The Visionary: How Maria Tukeva helps immigrants succeed in D.C. schools
By V. Dion HaynesSunday,
April 11, 2010; W30
To the nervous high school senior presenting her research project in the school library, this feels like an "American Idol" moment, and Principal Maria Tukeva is the judge she most wants to impress.
The student, Lizbeth Macias, 17, rattles off data about the slave roots of Georgetown's Mount Zion Cemetery and laments all the ways it has fallen into disrepair. She tells the judges she even volunteered as a tour guide at the historic site and shared her knowledge with visitors for the class project. But not even a quarter into her talk, Macias loses her composure.
"I'm sure I'm blushing. I'm a really, really shy person," she says, fiddling with her note cards. She pauses, sucks in a deep breath and regains control. There's good reason for her angst: She must get a passing grade on her portfolio presentation to graduate. When Macias is done, the other judge -
"One suggestion is to get more familiar with the court case. I think you were confused about who was whom," Tukeva says calmly before sending Macias off to review the case further and present again another day.
This is the Tukeva the students at Columbia Heights Educational Campus, formerly Bell Multicultural High School, know well: tough but fair. She has high expectations for them, they say, but she makes sure they have the resources they need to succeed. The portfolio project is just one of the programs Tukeva has implemented over the years to shape the school into a cross-
In its near-
In some ways, Tukeva has been able to fly below the radar. She enjoys the background, preferring not to draw attention to herself. She works alongside parents and teachers, rather than using a top-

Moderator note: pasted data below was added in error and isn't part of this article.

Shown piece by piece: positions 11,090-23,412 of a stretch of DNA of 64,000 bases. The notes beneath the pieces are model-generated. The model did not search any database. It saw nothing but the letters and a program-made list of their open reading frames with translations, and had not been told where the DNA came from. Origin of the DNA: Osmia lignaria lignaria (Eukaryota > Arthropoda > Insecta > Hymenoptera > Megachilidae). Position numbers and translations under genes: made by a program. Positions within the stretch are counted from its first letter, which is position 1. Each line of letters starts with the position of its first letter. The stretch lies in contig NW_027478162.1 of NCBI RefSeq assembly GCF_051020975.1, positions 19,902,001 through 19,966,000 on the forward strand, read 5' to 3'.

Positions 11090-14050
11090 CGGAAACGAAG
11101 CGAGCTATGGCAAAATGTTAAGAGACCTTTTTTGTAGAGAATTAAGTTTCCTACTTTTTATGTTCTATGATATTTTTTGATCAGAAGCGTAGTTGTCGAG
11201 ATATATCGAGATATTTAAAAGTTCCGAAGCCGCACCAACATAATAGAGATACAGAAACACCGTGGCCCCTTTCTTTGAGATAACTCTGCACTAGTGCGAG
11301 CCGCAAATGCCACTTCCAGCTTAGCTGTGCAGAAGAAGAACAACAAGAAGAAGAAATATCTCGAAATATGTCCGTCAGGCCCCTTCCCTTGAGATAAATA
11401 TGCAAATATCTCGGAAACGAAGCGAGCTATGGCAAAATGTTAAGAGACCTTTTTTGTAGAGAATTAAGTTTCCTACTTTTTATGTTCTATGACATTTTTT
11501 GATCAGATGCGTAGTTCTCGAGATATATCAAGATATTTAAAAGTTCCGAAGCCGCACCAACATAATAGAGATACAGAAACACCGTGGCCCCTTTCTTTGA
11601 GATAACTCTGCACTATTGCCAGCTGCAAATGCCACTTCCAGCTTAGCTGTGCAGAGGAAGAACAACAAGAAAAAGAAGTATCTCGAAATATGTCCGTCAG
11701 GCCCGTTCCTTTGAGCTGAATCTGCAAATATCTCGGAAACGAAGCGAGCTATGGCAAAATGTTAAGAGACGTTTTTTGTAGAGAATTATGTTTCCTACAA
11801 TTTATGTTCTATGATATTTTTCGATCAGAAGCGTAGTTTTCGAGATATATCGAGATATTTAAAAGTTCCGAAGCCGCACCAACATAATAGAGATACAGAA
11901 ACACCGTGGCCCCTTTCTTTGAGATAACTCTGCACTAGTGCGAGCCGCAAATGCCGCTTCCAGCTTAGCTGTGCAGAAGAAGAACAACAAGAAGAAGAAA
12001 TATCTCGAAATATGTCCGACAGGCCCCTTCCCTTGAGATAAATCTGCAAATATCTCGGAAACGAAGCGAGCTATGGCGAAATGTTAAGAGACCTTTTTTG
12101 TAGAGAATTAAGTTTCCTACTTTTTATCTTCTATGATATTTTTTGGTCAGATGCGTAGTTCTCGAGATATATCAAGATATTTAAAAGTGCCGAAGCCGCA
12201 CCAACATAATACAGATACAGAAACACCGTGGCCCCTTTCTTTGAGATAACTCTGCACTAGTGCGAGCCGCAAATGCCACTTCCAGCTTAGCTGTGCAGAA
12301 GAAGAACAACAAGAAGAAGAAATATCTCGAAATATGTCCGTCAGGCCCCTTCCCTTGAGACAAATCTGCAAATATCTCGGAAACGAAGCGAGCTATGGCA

"Good organizations that survive do not just depend on a leader that's out in front," she says. "It's not healthy for an organization to develop that way."
In a show of confidence, D.C. Schools Chancellor Michelle Rhee in August 2008 added Lincoln Middle School -
Tukeva was not long out of graduate school, working as an administrative assistant at a Hispanic mental health agency in Northwest Washington -
"They were being mislabeled," says Ricardo Galbis, the center's director at the time. The school system "lacked the cultural competence to see what was normal and abnormal."
The complaints resonated with Tukeva, who grew up in Pennsylvania with a father of Finnish descent and a mother from Spain. Tukeva was in sixth grade when her dreams were dashed by a teacher who wouldn't believe she was capable of writing a poem she'd authored.
"So I was in the lunchroom, and she was telling all the teachers at the lunch table: 'She copied this poem. She could never write it herself. She doesn't have the ability to do that,'" Tukeva recalls, fingering her thin-
After earning a degree in Spanish literature and journalism at Pennsylvania State University, Tukeva received a master's degree in linguistics and bilingual education at Georgetown University. She then landed the job at Centro Hispano de Salud. When she moved on to work as an educational specialist developing curricula for dropout prevention programs targeting Hispanics nationwide, she kept the complaints she'd heard from the immigrant parents in the back of her mind. Eventually, she started thinking about starting her own alternative high school.